1) Matsya avatāra:

The word Matsyāvatāra stands for the incarnation of fish of lord Viṣṇu. So, it is an authentic reason to create a shape of fish with hands to show this āvatāra. According to the Viṣṇudharmottarapurāṇa, the ardhacandrahasta indicates the Matsyāvatāra.[9] Point to be noted here is that, only the single hand in ardhacandra does not look like a fish and it does not justify the name of this hasta. But according to the Abhinayadarpaṇa, to show the Matsyāvatāra, one hand is placed on the back of another in patākahasta and the thumbs are spread-out[10] and it literary makes the shape of a fish.

2) Kūrma avatāra:

The word kūrma means tortoise[11]. According to the Viṣṇudharmottarapurāṇa, to show the kūrma avatāra, the patāka hand should be curved downward.[12] But according to the Abhinayadarpaṇa, to show the kūrma avatāra, the hands should be in cakrahasta. The cakrahasta is made with two ardhacandra hands which are kept across its other. So, to make the hand gesture of kūrma avatāra, the dancer should bend the tips of thumb and little fingers in cakrahasta.[13]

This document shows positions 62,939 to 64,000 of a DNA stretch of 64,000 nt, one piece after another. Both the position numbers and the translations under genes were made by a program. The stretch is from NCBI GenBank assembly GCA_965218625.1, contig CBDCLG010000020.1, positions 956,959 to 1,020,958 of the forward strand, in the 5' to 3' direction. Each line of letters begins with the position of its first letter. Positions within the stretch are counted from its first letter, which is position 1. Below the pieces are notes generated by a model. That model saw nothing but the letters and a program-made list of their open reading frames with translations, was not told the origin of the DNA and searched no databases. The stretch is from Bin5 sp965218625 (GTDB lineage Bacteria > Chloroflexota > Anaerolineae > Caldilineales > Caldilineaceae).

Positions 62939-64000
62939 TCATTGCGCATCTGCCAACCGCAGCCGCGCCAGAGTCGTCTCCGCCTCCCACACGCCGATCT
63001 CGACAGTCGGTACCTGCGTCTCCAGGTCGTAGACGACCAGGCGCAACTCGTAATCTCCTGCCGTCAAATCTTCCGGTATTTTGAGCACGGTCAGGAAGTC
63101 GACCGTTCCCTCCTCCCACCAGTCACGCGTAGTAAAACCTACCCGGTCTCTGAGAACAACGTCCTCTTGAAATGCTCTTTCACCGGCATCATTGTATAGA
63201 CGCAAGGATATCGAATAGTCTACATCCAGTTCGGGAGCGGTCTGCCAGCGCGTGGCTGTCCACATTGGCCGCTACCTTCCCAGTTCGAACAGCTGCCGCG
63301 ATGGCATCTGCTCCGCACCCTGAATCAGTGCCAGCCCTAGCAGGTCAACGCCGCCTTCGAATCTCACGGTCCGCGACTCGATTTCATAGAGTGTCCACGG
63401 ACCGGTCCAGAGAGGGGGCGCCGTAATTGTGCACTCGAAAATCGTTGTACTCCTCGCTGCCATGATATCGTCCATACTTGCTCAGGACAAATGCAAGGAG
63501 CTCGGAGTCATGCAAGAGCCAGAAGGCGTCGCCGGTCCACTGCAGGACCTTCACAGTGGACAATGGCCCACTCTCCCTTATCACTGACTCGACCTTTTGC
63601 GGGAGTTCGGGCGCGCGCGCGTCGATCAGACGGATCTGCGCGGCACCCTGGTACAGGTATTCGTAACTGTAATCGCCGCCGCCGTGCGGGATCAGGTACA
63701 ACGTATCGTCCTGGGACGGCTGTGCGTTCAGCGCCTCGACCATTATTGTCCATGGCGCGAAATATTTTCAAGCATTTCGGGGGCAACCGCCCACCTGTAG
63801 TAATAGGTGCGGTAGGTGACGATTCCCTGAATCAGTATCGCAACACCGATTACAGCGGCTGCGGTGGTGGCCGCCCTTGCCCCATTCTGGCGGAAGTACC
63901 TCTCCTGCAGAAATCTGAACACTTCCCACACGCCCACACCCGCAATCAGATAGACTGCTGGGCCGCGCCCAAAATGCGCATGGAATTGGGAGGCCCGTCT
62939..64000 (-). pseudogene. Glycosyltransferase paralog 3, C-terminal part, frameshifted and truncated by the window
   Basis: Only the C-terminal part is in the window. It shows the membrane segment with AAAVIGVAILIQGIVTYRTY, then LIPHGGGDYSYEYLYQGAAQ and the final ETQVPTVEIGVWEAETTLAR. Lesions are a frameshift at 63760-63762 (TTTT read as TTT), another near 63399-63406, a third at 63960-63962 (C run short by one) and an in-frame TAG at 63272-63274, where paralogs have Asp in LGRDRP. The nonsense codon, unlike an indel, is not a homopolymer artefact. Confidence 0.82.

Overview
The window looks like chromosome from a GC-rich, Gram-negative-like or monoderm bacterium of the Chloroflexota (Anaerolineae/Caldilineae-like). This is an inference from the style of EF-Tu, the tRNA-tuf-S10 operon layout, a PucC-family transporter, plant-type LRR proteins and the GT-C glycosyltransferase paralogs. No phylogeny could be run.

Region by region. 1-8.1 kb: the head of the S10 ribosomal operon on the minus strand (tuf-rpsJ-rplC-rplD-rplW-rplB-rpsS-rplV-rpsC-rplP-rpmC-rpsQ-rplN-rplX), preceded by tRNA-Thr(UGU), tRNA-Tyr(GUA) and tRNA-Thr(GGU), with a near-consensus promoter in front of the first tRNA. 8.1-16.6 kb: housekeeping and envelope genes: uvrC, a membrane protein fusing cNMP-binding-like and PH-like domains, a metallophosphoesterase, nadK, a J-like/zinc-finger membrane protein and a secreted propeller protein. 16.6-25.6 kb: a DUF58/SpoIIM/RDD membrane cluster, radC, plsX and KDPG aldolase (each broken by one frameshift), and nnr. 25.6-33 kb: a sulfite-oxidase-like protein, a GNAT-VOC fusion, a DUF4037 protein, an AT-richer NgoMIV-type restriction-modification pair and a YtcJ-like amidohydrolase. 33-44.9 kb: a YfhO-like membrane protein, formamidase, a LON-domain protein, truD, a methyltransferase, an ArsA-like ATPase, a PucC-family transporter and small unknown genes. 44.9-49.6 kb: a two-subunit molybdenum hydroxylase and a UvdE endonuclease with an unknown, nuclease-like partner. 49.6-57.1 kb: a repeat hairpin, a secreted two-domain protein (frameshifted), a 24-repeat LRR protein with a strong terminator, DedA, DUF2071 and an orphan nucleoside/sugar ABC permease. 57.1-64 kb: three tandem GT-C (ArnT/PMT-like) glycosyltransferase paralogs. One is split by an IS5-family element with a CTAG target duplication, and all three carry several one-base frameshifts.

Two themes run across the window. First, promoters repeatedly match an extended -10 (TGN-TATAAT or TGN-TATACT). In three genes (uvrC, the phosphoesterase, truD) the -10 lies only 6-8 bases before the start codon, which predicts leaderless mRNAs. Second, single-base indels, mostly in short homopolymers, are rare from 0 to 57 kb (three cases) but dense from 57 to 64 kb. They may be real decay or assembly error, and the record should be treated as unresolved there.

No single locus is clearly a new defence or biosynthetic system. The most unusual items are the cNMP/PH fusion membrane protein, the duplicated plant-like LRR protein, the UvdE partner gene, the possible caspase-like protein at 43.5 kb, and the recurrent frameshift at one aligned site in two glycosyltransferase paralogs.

3) Varāha avatāra:

The varāha kind of incarnation of lord Viṣṇu denotes that avatāra, when lord Viṣṇu transforms to the shape of a varāha i.e., a boar[14] . In the Viṣṇudharmottarapurāṇa varāha avatāra is suggested to show with the śikharahasta where the little finger is extended.[15] But the Abhinayadarpaṇa suggests to keep both hands in mṛgaśīrṣahasta and place above another and the thumb of one hand meets that of the other.[16] Point to be noted here is that as said in the Viṣṇudharmottarapurāṇa, if the little finger is extended in śikharahasta, this hand gesture is looked like as it is of mṛgaśīrṣahasta. So, from this point of view, it can be said that the suggestion of the Viṣṇudharmottarapurāṇa and the Abhinayadarpaṇa regarding the hastamudrā of Varāha avatāra is quite similar.

4) Narasiṃha avatāra: